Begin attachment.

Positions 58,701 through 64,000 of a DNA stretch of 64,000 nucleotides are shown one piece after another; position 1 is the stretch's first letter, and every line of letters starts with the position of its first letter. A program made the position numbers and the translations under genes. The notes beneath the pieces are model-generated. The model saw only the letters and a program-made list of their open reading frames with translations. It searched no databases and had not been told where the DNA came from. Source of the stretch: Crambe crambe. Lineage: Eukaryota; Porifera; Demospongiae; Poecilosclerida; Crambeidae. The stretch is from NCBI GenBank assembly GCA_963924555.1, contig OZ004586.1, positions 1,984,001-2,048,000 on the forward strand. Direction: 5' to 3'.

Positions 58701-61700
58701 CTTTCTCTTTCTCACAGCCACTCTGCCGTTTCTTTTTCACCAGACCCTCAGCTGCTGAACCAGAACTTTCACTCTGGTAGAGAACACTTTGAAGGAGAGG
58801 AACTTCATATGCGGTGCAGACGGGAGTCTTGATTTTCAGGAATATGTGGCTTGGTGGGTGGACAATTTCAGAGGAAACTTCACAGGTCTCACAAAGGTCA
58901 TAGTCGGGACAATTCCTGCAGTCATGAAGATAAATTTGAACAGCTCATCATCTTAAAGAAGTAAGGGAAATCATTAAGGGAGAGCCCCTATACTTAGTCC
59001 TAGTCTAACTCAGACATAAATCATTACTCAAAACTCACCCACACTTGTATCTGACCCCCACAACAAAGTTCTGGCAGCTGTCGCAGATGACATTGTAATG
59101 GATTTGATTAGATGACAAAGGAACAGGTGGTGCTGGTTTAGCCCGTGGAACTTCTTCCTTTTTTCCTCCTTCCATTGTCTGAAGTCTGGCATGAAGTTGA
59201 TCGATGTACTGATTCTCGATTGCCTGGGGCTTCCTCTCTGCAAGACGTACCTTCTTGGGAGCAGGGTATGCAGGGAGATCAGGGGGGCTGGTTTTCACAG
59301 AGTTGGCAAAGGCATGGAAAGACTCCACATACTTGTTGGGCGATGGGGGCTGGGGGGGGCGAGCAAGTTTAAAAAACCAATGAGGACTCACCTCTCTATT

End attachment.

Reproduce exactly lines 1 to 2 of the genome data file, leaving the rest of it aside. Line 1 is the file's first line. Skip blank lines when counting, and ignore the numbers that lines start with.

Positions 58,701 through 64,000 of a DNA stretch of 64,000 nucleotides are shown one piece after another; position 1 is the stretch's first letter, and every line of letters starts with the position of its first letter. A program made the position numbers and the translations under genes. The notes beneath the pieces are model-generated. The model saw only the letters and a program-made list of their open reading frames with translations. It searched no databases and had not been told where the DNA came from. Source of the stretch: Crambe crambe. Lineage: Eukaryota; Porifera; Demospongiae; Poecilosclerida; Crambeidae. The stretch is from NCBI GenBank assembly GCA_963924555.1, contig OZ004586.1, positions 1,984,001-2,048,000 on the forward strand. Direction: 5' to 3'.

Positions 58701-61700